ISO 5725-2 pdf download – Accuracy (trueness and precision) of measurement methods and results一 Part 2: Basic method for the determination of repeatability and reproducibility of a standard measurement method

ISO 5725-2 pdf download – Accuracy (trueness and precision) of measurement methods and results一 Part 2: Basic method for the determination of repeatability and reproducibility of a standard measurement method.
7.3.1.3 Examination of the h and k plots may indicate that specific laboratories exhibit patterns of results that are markedly different from the others in the study. This is indicated by consistently high or low within-cell variation and/or extreme cell means across many levels. If this occurs, the specific laboratory should be contacted to try to ascertain the cause of the discrepant behaviour. On the basis of the findings, the statistical expert could:
a) retain the laboratory’s data for the moment.
b) ask the laboratory to redo the measurement (if feasible);
c) remove the laboratory’s data from the study.
7.3.1.4 Various patterns can appear in the h plots. All laboratories can have both positive and negative h values at different levels of the experiment. Individual laboratories may tend to give either all positive or all negative h values, and the number of laboratories giving negative values is approximately equal to those giving positive values. Neither of these patterns is unusual or requires investigation. although the second of these patterns may suggest that a common source of laboratory bias exists On the other hand, if all the h values for one laboratory are of one sign and the h values for the other laboratories are all of the other sign, then the reason should be sought. Likewise, if the I. values for a laboratory are extreme and appear to depend on the experimental level in some systernatic way, then the reason should be sought. Lines are drawn on the h plots corresponding to the indicators given in 8.3 (tables 6 and 7). These indicator lines serve as guides when examining patterns in the data.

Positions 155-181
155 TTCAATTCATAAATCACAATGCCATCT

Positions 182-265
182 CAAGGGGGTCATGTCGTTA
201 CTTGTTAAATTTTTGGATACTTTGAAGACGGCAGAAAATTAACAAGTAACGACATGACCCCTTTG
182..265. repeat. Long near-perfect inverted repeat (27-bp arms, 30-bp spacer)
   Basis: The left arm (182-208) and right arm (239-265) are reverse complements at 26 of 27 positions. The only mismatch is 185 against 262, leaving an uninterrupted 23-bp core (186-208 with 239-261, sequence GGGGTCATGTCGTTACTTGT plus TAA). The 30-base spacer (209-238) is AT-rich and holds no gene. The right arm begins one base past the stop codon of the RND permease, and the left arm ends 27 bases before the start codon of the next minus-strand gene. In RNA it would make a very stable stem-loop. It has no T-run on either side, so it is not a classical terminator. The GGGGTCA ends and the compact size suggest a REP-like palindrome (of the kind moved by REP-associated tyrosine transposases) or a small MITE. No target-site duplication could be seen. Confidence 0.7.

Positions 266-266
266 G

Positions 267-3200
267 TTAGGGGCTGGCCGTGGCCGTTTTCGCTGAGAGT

7.3.1.5 If one laboratory stands out on the k plot as having many large values, then the reason should be sought: this indicates that it has a poorer repeatability than the other laboratories. A laboratory could give rise to consistently small k values because of such factors as excessive rounding of its data or an insensitive measurement scale. Lines are drawn on the k plots corresponding to the indicators given in 8.3 (tables 6 and 7). These indicator lines serve as guides when examining patterns in the data.
7.3.1.6 When an h or k plot grouped by laboratory suggests that one laboratory has several h or k values near the critical value line, the corresponding plot grouped by level should be studied. Often a value that appears large in a plot grouped by laboratory will turn out to be reasonably consistent with other laboratories for the same level. If it is revealed as strongly different from values for the other laboratones, then the reason should be sought.
7.3.1.7 In addition to these h and & graphs. histograms of cell means and cell ranges can reveal the presence of, for example, two distinct populations. Such a case would require special treatment as the general underlying principle behind the methods described here assumes a single unimodal population.
7.32 Numerical outher technique
7.3.2.1 The following practice is recommended for dealing with outliers.
a) The tests recommended in 7.3.3 and 7.3.4 are applied to identify stragglers or outIiers
— if the test statistic is less than or equal to its 5 % critical value, the item tested is accepted as correct;
— if the test statistic is greater than its 5 % critical value and less than or equal to its 1 %
critical value, the item tested is called a
straggler and is indicated by a single asterisk;
— if the test statistic is greater than its 1 % critical value, the item is called a statistical outlier and is indicated by a double asterisk.
b) It is next investigated whether the stragglers and/or statistical outliers can be explained by some technical error, for example
— a slip in performing the measurement,
— an error in computation,
— a simple clerical error in transcribing a test result, or
— analysis of the wrong sample.
Where the error was one of the computation or transcription type, the suspect result should be replaced by the correct value: where the error was from analysing a wrong sample, the result should be placed in its correct cell. After such correction has been made, the examination for stragglers or outliers should be repeated.